Europe Edition: Putin, Brexit, Facebook: Your Monday BriefingOn March 19, 2018 by Ilene
More evidence: Mr. Trump’s personal lawyer called on the Justice Department to end the investigation, and the president had Andrew G. McCabe, the former F.B.I. deputy director, fired. (Our reporter was told that Mr. McCabe kept memos about his interactions with Mr. Trump.)
• Facebook is under fire in Britain and the U.S.
A collaboration between our reporters and The Observer of London showed that a firm specializing in the new field of psychological voter-profiling used private information from the Facebook profiles of more than 50 million users, taken without their permission.
The firm and its American arm were players in the campaigns for both Brexit and the presidency of Donald Trump. Above, one of our sources.
Facebook banned the American arm — Cambridge Analytica, financed by the hedge-fund billionaire Robert Mercer and championed by the now-exiled Trump adviser Stephen Bannon — after we began asking questions.
• Democracy rising.
Voters across Europe are gravitating toward illiberal populists. But Slovakia appears to be bucking the trend, our correspondent writes.
Protests recently forced the resignation of Prime Minister Robert Fico, and they have shown little sign of abating as young demonstrators — whose parents lived under Communism — appear determined to safeguard hard-won freedoms.
• “The Devil of the Republic.”
That’s the nickname for Jean-Marie Le Pen, above, the patriarch of France’s far right. His unrepentant extremism led his own daughter, Marine, to kick him out of the country’s far-right National Front party.
But his memoir, “Son of the Nation,” is now a best seller.
Our correspondent spent time with Mr. Le Pen, who is nearly 90, at a gloomy old mansion in the Paris suburbs he inherited from a backer.
• Russian money has deep roots in British life, including in the Premier League, one of Britain’s key cultural exports. That could complicate any efforts by the British government to target the London assets of Russian oligarchs.
• The smuggling of U.S. technological secrets is outpacing Cold War levels, American experts and officials say — and China, Iran, North Korea and Russia are behind it.
• Crown Prince Mohammed bin Salman, the heir to Saudi Arabia’s throne, begins a visit to Washington today. He may show off a recent campaign to create (virtually from scratch) a domestic entertainment industry.
• Here’s a snapshot of global markets.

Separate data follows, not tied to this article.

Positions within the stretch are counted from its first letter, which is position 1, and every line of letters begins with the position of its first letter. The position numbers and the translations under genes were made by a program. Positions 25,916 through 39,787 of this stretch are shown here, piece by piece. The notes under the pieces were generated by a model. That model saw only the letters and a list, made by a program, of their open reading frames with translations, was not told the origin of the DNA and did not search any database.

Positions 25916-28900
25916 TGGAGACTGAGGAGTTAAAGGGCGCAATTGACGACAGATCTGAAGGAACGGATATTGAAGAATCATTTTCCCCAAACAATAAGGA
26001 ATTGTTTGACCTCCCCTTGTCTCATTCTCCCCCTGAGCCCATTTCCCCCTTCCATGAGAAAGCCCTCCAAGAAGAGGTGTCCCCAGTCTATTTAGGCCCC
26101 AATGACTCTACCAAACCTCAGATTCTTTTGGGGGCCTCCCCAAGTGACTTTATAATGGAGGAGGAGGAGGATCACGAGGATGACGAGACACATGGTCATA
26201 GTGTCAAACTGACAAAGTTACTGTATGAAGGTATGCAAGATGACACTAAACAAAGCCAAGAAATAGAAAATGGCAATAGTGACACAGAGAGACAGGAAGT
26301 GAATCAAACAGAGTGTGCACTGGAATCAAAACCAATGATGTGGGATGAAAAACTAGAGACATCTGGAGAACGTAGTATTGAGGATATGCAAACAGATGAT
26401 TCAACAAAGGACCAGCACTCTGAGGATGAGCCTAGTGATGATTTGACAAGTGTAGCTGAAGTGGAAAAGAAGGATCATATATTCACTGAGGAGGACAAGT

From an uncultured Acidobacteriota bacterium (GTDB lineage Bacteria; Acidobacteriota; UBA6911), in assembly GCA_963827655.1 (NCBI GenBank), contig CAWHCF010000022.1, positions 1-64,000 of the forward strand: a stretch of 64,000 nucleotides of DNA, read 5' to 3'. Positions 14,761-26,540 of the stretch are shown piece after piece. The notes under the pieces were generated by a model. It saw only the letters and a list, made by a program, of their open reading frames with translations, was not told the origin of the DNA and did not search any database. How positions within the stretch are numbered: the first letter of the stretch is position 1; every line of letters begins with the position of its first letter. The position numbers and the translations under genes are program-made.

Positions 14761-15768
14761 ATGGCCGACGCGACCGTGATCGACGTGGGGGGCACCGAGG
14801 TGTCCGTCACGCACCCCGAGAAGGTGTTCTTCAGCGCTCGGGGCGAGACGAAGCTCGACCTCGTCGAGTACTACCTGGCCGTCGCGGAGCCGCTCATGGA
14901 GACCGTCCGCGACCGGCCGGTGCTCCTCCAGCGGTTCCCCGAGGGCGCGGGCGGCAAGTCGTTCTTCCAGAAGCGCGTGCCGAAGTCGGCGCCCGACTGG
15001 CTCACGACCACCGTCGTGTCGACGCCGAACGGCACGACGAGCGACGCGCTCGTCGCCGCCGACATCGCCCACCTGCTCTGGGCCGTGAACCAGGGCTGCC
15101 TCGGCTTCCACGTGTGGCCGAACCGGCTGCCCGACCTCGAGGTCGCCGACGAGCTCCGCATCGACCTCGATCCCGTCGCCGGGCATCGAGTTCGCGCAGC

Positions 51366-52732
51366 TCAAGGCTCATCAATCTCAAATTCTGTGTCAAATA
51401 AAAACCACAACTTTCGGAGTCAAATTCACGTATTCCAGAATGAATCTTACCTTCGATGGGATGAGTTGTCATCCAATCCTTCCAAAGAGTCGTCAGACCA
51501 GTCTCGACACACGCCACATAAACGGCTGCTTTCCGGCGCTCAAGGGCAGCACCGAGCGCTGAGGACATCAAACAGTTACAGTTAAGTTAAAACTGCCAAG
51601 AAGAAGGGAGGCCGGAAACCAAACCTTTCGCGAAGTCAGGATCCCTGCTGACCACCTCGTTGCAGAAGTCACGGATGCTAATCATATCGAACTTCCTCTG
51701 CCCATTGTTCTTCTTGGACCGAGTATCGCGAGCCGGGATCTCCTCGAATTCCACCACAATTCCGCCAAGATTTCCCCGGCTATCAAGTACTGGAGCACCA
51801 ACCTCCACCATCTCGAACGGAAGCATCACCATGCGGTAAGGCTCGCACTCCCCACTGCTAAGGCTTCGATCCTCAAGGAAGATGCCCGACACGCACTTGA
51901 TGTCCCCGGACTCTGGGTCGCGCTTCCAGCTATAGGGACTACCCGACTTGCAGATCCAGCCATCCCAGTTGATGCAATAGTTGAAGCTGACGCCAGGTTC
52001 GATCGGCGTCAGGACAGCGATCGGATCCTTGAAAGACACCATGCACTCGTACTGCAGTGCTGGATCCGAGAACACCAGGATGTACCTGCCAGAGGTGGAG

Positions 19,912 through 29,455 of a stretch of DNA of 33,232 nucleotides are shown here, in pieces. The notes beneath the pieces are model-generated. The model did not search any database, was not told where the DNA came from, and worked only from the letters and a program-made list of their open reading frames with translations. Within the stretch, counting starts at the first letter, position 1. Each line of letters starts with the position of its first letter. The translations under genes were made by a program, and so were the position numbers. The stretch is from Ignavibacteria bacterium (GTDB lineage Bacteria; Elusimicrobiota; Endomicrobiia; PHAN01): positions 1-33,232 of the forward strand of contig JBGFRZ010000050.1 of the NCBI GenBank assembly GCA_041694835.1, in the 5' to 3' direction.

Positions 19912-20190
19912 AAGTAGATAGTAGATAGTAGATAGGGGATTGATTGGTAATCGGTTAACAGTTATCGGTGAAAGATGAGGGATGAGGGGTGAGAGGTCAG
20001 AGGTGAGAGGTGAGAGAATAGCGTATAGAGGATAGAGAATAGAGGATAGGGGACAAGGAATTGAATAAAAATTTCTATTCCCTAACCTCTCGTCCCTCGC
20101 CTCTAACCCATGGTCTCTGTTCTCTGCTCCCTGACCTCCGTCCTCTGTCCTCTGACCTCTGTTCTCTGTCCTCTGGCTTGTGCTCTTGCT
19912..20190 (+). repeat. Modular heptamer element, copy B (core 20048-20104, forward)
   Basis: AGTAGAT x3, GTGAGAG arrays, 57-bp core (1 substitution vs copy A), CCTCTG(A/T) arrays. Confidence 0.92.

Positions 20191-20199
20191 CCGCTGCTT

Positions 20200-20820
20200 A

In the News
• In Syria, Turkish-backed rebels seized the mainly Kurdish city of Afrin, dealing a blow to Kurdish aspirations for self-administration there. [The New York Times]
• A North Korean diplomat was heading to Finland for talks with U.S. and South Korean officials, a day after the North Korean and Swedish foreign ministers ended three days of talks in Stockholm. [Reuters]
• At least 16 migrants, including at least five children, drowned after a smuggling boat sank in the Aegean Sea. [The New York Times]
• In South Africa, prosecutors said they would reinstate corruption charges against former President Jacob Zuma, in a case related to a multibillion-dollar arms deal. [The New York Times]
• Terry Gilliam, a former “Monty Python” star, is facing widespread criticism after he compared the #MeToo movement to “mob rule.” [The Guardian]
• A court in Romania rejected a man’s claim that he is alive. His wife had registered him as dead. [Associated Press]
Tips, both new and old, for a more fulfilling life.
• How to stop eating sugar (without sacrificing too much pleasure).
• Being a sober parent doesn’t have to be taboo.
• Recipe of the day: Start your week with this bright, flavorful corn salad with mint and feta.
• Wrestling has long been popular among men in Dagestan, a mostly Muslim region of southern Russia. Now it’s also an alternative to Islamist terrorism.
• Kurdish militias in northern Syria don’t have a functioning state. But, as our correspondent discovered, they already have plenty of bureaucracy.
• That story of the Irish slaves who built America? Historians say it isn’t true.
• Meet Kim Petras, a U.S.-based pop singer who is transgender and grew up in Germany. Her music has more than 16 million streams on Spotify.
• Naomi Osaka won the BNP Paribas Open after defeating Simona Halep and other stars en route to the final.
• In memoriam: Anthony Acevedo, a World War II prisoner whose diary documented Nazi atrocities, died at 93.
In March 1957, when Elvis Presley was 22, he purchased an opulent mansion in Memphis, called Graceland, for just over $100,000.
He was already a star, and at work on his second movie, “Loving You.”
The land had been owned by the S. E. Toof family for generations, and it was named for one of the female relatives, Grace. Grace’s niece and her husband built the mansion in 1939. Above, Mr. Presley with Yvonne Lime at Graceland around 1957.
Mr. Presley installed a pool with a jukebox nearby, hosted friends and relatives and created a “Jungle Room” with green shag carpets and a Polynesian theme.
After struggling with ill health and prescription drug abuse, he died of a heart attack at Graceland on Aug. 16, 1977, and is buried there. He was 42. Read his Times obituary here.
Five years later, Graceland opened to the public and became one of the country’s most popular tourist destinations, drawing visitors from around the globe. Many visit yearly (the address is 3764 Elvis Presley Boulevard) to mark the anniversary of his death.
Karen Zraick contributed reporting.
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